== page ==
March 06, 2016
Vale, Nikolaus Harnoncourt: the pioneering Austrian maestro dies at 86.
Nikolaus Harnoncourt, the great Austrian conductor who spearheaded the historical performance movement from the 1950s onwards, has passed away in Vienna. The BBC 's obituary describes him as the "pope" of the Baroque music revival. The news comes just a few months after he took his final bows at the podium, announcing his retirement on his 86th birthday with an open letter published in the programme of the Vienna Musikverein, citing health reasons.
Born in 1929, Harnoncourt began his career as a cellist in the Vienna Symphony Orchestra, performing under Wilhelm Furtwängler and Herbert von Karajan, among others. Founding his own Concentus Musicus Wien orchestra in 1953, he was at the forefront of the post-WWII Baroque and early music movement.
One highlight of his rich legacy of more than 500 recordings includes the voluminous, pioneering cycle of Bach cantatas for Teldec (winning the 1990 Gramophone Award for Special Achievement).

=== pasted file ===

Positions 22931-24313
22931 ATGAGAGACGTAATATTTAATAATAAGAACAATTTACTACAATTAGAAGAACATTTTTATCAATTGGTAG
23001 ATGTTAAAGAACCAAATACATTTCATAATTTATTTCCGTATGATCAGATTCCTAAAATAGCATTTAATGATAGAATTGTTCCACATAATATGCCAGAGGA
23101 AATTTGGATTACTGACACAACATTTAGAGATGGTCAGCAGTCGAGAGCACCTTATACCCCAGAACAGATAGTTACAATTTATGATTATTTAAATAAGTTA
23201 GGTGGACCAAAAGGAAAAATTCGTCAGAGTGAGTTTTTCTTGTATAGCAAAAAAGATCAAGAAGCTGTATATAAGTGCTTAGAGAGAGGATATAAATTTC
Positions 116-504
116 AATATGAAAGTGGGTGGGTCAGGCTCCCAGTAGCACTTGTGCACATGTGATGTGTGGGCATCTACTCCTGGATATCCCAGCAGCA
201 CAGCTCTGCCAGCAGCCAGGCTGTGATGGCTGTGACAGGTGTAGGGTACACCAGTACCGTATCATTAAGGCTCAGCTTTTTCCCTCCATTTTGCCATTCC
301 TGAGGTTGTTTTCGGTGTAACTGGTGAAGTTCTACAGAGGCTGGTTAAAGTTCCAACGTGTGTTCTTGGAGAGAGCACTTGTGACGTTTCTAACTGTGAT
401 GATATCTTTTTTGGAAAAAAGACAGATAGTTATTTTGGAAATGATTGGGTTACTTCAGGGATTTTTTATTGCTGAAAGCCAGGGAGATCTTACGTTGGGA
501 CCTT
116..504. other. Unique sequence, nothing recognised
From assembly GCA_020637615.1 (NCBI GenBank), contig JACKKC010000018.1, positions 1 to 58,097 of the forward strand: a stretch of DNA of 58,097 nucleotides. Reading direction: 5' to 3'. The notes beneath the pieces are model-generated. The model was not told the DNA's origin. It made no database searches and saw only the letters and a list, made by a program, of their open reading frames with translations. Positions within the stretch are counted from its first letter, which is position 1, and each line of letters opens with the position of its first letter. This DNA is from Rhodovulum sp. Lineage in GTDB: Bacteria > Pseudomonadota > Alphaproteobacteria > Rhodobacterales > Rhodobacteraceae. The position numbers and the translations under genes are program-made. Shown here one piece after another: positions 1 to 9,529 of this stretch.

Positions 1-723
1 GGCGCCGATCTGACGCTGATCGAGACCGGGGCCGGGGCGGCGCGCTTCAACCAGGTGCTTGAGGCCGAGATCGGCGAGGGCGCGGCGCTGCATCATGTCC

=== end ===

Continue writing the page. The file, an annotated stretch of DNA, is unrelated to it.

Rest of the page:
The splendour and depth of his Baroque sensibility can be heard in his trilogy of Monteverdi operas, featuring soprano Cathy Berberian and reissued as a boxed set in the Das Alte Werk series.
Harnoncourt also brought his extensive research and exacting approach in historical performance to modern-instrument orchestras like the Berlin and Vienna philharmonics and the Concertgebouw. In 1991 he recorded the complete Beethoven symphonies with the Chamber Orchestra of Europe, winning Gramophone’s Orchestral and Recording of the Year Awards in 1992. His Bruckner symphonies were released on Teldec and remain available in a boxed set. The excitement and supreme elegance of his New Year's galas with the Vienna Philharmonic have also been doumented on disc.
Harnoncourt received the Echo Klassik Lifetime Achievement Award shortly before his 85th birthday in 2014. An inspiration for generations of musicians, Nikolaus Harnoncourt will be deeply missed.